At the tol

Sankara was admitted to the tol (boarding-school) of renowned Sanskrit scholar Mahendra Kandali. There were several such tols established at that time, most of them by famous learned men bearing titles like Misra, Kandali, Bhattāchāryya, Saraswati, etc.

From the beginning, Sankaradeva made a brilliant impression on his teacher. One of the biographers informs us that during the first days of Sankara's coming to school, the teacher asked the senior students, by whom Sankaradeva was sitting, to compose a few verses by themselves at home on the deities whom they adored. Sankaradeva, who now knew the consonants alone and not the vowels except the first, and was yet to be acquainted with them, taking it to be an injunction on himself too, composed a beautiful poem on Hari with only the consonants and the first vowel.

To leave alone the miracles narrated by the biographers, evidences are enough to show that Sankaradeva as an early scholar was of outstanding merit and for this he was held in high esteem by his teacher and classmates alike. Rāmacarana even names certain students who were really senior to Sankaradeva in classes but whom he presently surpassed. The teacher was so pleased with him that he made Sankaradeva a pupil teacher.

The bigraphers describes a whole-hearted concentration on learning, telling us that Sankaradeva studied all the sastras, doing nothing else but speak of them. He pursued a method of comparative study of the scriptures. He soon excelled all the other pupils in studies, just as he had done his playmates in games and sports. As he possessed extraordinary talent, within a very short period, he completely mastered the Sāstras, the Kāvyas and the grammar, taking only five years for the task, “which for others ”, in the words of his teacher, “would require a hundred ”.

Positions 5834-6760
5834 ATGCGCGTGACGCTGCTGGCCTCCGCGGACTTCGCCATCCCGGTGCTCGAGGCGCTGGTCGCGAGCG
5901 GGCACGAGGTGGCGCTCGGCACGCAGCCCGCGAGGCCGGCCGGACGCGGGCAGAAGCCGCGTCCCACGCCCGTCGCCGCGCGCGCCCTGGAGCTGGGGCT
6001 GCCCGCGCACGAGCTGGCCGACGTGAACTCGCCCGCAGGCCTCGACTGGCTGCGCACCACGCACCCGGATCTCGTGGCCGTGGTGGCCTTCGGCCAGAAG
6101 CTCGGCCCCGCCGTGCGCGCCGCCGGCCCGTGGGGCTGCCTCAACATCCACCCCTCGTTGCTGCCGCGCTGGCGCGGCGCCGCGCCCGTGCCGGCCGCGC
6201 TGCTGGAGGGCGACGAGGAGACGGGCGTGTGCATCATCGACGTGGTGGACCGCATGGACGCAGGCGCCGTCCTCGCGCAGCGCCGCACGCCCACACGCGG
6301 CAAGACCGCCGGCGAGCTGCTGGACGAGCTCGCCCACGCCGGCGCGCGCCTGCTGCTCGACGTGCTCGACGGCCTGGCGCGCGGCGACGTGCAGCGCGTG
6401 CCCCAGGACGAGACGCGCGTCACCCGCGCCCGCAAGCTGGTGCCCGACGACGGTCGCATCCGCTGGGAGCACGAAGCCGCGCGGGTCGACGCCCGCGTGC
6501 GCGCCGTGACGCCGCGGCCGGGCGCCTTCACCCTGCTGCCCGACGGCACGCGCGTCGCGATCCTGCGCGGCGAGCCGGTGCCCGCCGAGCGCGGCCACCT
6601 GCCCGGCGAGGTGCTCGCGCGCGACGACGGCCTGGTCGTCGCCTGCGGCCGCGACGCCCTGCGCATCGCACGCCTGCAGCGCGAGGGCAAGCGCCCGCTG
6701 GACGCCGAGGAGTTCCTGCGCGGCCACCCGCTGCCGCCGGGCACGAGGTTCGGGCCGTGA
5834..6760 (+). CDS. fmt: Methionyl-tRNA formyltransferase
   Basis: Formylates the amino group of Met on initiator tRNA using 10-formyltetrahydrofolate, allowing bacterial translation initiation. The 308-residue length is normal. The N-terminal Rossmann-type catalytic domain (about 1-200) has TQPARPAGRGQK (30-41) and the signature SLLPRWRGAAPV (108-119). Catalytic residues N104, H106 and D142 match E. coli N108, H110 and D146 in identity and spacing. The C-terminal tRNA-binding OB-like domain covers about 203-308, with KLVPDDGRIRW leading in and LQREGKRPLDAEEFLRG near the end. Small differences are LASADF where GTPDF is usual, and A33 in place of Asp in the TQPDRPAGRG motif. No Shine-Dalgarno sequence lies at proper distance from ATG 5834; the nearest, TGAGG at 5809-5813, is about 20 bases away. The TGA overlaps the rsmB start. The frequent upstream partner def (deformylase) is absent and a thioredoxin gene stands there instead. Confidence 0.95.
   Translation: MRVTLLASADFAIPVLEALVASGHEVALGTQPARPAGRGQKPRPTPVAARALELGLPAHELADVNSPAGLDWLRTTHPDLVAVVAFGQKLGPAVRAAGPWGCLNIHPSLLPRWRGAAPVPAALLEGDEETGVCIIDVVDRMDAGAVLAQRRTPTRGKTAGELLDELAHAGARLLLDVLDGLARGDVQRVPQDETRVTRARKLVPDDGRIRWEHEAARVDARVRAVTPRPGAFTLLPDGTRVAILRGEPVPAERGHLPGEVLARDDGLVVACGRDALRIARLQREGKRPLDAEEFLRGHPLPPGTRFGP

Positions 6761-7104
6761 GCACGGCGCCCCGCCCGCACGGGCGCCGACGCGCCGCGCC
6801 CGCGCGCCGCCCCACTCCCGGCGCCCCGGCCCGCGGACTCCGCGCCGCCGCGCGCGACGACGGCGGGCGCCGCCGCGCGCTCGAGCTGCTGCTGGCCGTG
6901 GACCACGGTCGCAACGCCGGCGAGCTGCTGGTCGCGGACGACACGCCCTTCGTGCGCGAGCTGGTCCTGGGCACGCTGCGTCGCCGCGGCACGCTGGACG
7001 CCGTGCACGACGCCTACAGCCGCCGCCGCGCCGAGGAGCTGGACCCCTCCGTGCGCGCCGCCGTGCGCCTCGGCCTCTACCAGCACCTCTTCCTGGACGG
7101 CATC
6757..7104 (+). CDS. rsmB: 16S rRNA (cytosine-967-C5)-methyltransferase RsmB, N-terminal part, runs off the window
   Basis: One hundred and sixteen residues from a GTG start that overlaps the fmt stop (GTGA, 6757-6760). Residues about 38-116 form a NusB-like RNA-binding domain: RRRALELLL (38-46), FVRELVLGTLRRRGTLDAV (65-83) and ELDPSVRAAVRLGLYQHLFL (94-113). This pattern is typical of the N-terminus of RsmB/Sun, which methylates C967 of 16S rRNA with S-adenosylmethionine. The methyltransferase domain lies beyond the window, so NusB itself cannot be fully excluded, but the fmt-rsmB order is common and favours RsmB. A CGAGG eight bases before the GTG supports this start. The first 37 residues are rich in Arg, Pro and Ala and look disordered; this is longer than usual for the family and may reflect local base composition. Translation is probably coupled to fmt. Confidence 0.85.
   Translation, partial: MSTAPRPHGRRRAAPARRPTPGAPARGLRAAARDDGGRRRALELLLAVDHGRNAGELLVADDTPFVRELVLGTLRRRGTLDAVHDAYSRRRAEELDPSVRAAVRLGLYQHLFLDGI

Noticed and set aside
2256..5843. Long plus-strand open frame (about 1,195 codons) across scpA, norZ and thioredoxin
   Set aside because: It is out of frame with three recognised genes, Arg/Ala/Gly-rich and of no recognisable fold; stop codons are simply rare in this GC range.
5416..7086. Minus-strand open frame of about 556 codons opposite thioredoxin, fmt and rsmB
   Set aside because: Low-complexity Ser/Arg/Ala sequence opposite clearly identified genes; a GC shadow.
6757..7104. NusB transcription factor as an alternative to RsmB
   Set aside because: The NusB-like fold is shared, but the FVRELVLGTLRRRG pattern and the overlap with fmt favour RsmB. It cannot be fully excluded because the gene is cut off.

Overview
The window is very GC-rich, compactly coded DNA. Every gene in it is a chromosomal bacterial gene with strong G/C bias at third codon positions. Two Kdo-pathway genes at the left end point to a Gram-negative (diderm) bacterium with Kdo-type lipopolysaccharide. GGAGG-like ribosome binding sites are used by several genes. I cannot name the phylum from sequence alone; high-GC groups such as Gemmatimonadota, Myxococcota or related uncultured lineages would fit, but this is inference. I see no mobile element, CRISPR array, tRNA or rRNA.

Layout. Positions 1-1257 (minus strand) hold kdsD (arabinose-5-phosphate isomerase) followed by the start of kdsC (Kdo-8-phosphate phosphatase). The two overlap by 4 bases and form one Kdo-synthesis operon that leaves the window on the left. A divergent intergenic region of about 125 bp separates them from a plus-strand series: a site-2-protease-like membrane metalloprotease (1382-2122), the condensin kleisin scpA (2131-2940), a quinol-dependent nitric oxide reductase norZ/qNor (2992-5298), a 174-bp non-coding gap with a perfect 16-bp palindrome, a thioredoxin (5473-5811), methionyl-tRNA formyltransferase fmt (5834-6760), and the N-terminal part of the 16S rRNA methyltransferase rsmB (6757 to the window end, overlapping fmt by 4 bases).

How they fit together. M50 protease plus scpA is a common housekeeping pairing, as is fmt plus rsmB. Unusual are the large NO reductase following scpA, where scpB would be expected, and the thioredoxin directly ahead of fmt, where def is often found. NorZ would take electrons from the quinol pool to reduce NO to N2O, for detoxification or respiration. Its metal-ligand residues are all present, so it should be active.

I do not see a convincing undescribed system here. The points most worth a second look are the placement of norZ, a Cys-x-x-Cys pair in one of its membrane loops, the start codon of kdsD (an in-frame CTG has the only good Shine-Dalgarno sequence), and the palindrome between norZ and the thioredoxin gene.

The teacher Mahendra Kandali could find some rare qualities in Sankara during the course of his studies. One day, after school-hours, the teacher saw a serpent providing shade with its hood over Sankara's face to prevent the sun's rays from scorching him, while he (Sankara) lay asleep on the floor of the school. This sight at once reminded Kandali of the serpent Ananta spreading its hood over Nārāyana, and his mind was filled with extreme wonder. Soon after this divine vision, Kandali directed all his students to address Sankara as Sankaradeva, the epithet 'Deva' meaning 'God' and he was also excused of all extra-curricular duties.

While still in school, Sankaradeva wrote his first narrative poem, the Harischandra Upākhyāna

Sankaradeva returned home an accomplished scholar at the age of 17 years.

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